I think the most important thing is to follow trends closely. I constantly examine services that I believe are the best when it comes to UI visual or UX elements, and strive to make them my own. In the past, our job description was limited to UI design, but nowadays we call it product design. That is why I think it is necessary for us to experience all sorts of different trends to learn an UX-oriented mindset and to study and examine usability more in-depth. The LINE STYLE item I try to follow the most is the “Perfect Details: Good is never good enough.” In the design world, small differences may be extremely important, even if they seem trivial and are difficult to apply. Designing a feature that a user wants and knowing where it should be located so the user can access it without thinking about it is critical. So, I spend a lot of time thinking about putting features in their right place and designing them not to be easy to use without troubling our users.

Special experiences at LINE

Q Please describe a memorable event outside the office.

I remember visiting the Japan office for my onboarding. We had an opportunity to experience how Japanese users actually use the LINE services and I learned that LINE services are deeply established in their daily lives, from the subway to convenient stores. I was extremely proud of working at a company that makes services like that and became determined to do my best.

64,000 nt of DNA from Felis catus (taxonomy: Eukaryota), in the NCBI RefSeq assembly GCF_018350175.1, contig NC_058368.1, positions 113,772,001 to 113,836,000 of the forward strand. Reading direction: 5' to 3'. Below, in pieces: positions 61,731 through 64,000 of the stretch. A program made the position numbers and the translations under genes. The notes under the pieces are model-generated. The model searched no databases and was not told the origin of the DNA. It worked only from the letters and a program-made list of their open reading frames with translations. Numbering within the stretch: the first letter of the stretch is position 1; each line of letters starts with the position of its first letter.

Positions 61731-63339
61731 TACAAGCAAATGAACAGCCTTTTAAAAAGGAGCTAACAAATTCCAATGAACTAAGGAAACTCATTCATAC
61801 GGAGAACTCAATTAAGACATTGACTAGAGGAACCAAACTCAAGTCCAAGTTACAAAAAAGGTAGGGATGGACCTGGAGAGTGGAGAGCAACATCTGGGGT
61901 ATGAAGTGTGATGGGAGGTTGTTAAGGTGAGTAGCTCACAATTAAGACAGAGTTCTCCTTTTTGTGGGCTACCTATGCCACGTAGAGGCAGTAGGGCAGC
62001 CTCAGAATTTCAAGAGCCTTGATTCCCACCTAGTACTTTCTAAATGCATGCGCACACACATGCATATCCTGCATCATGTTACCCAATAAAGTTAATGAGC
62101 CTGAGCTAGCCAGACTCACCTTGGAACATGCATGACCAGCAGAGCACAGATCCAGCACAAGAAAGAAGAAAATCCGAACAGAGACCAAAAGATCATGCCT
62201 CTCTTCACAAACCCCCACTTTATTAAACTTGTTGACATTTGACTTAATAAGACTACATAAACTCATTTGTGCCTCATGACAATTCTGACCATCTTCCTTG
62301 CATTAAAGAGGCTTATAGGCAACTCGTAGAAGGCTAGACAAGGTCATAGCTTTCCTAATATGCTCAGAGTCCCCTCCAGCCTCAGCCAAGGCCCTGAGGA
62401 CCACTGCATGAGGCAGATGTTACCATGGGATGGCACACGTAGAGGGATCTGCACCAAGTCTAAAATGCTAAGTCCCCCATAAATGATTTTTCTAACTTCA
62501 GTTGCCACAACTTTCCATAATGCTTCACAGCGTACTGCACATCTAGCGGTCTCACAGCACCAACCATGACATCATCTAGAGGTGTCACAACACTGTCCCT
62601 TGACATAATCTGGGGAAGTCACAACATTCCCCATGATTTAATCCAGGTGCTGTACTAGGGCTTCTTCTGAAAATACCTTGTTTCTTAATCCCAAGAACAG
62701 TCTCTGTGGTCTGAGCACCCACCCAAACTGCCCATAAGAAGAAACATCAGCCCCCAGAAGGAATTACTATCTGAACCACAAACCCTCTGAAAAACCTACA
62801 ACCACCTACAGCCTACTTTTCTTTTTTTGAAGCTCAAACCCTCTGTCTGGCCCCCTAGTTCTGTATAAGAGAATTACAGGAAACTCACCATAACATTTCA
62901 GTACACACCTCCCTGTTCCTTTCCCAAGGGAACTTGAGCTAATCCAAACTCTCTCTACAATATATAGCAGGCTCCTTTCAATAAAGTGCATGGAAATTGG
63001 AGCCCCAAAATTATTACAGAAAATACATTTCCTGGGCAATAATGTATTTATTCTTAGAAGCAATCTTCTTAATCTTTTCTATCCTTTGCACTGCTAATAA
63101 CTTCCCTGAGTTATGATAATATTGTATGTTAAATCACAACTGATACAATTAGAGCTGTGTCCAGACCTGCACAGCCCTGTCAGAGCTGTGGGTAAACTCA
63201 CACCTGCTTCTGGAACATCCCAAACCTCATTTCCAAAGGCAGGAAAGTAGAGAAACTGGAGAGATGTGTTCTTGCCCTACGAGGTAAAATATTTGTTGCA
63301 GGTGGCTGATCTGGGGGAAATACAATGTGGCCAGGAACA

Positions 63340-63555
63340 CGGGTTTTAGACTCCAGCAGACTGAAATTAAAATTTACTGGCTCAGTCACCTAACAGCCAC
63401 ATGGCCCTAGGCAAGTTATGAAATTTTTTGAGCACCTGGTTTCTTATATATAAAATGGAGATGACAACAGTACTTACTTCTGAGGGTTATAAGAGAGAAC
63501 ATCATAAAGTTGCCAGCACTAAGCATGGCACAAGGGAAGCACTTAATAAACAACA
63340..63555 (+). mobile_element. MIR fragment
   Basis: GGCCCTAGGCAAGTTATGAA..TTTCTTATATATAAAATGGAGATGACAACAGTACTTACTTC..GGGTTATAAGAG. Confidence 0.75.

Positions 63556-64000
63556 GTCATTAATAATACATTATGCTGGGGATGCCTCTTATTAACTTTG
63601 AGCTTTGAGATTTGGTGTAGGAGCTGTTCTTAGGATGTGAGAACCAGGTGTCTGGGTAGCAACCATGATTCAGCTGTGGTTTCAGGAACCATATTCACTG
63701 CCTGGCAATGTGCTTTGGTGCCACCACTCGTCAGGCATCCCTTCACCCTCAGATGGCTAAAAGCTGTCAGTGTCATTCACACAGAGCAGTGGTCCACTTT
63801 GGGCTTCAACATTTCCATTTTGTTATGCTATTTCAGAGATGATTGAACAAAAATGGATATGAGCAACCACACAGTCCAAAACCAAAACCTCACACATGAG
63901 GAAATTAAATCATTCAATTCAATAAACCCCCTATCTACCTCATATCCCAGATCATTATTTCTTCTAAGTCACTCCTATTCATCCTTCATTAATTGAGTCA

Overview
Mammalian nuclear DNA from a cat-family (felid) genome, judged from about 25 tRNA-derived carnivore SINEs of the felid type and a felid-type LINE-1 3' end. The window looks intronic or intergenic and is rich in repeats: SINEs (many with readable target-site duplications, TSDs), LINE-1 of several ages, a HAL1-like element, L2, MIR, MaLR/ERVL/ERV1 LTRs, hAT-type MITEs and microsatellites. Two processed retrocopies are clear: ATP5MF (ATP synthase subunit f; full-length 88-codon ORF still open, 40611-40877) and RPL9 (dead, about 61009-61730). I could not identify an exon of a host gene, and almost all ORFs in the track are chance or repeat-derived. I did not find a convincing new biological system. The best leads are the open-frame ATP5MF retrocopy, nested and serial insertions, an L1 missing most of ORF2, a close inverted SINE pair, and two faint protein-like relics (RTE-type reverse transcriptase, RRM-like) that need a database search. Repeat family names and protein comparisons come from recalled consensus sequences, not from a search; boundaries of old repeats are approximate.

Q What are some of the things you had a hard time adjusting to?

At first, I think I was surprised how free and horizontal the culture is at LINE. After graduating university, I believed that a work day begins by greeting my team manager in the morning and staying at work until the late evening if the team manager works overtime. My peers also thought the same so I remember being a bit nervous about what to do every day, which is cute now that I look back on it.

Q Is there any benefit or culture that you think is particularly notable?

I attended a Facebook conference in 2019 on a company-funded business trip. I was surprised that the company has a system for sending employees to international conferences, but I was quite happy to see LINE supports the growth of its own designers. To make the most out of the trip, I made of point of learning all I could at the conference, going to all sorts of events. It really boosted my confidence and gave me a chance to broaden my perspective as a designer. Another part of LINE that I think is notable is our work-from-home system, when has been important in the face of COVID-19. I talked a lot about it with my friends and they are quite envious of me. For most of my friends who work for other companies, they only get a couple of weeks of work-from-home or they have to take turns using it. But, at LINE, most of us are working from home most of the time. Furthermore, rather than implementing the work-at-home system reluctantly, LINE actively recommends it and provides guides to help everyone be as productive as possible while working from home.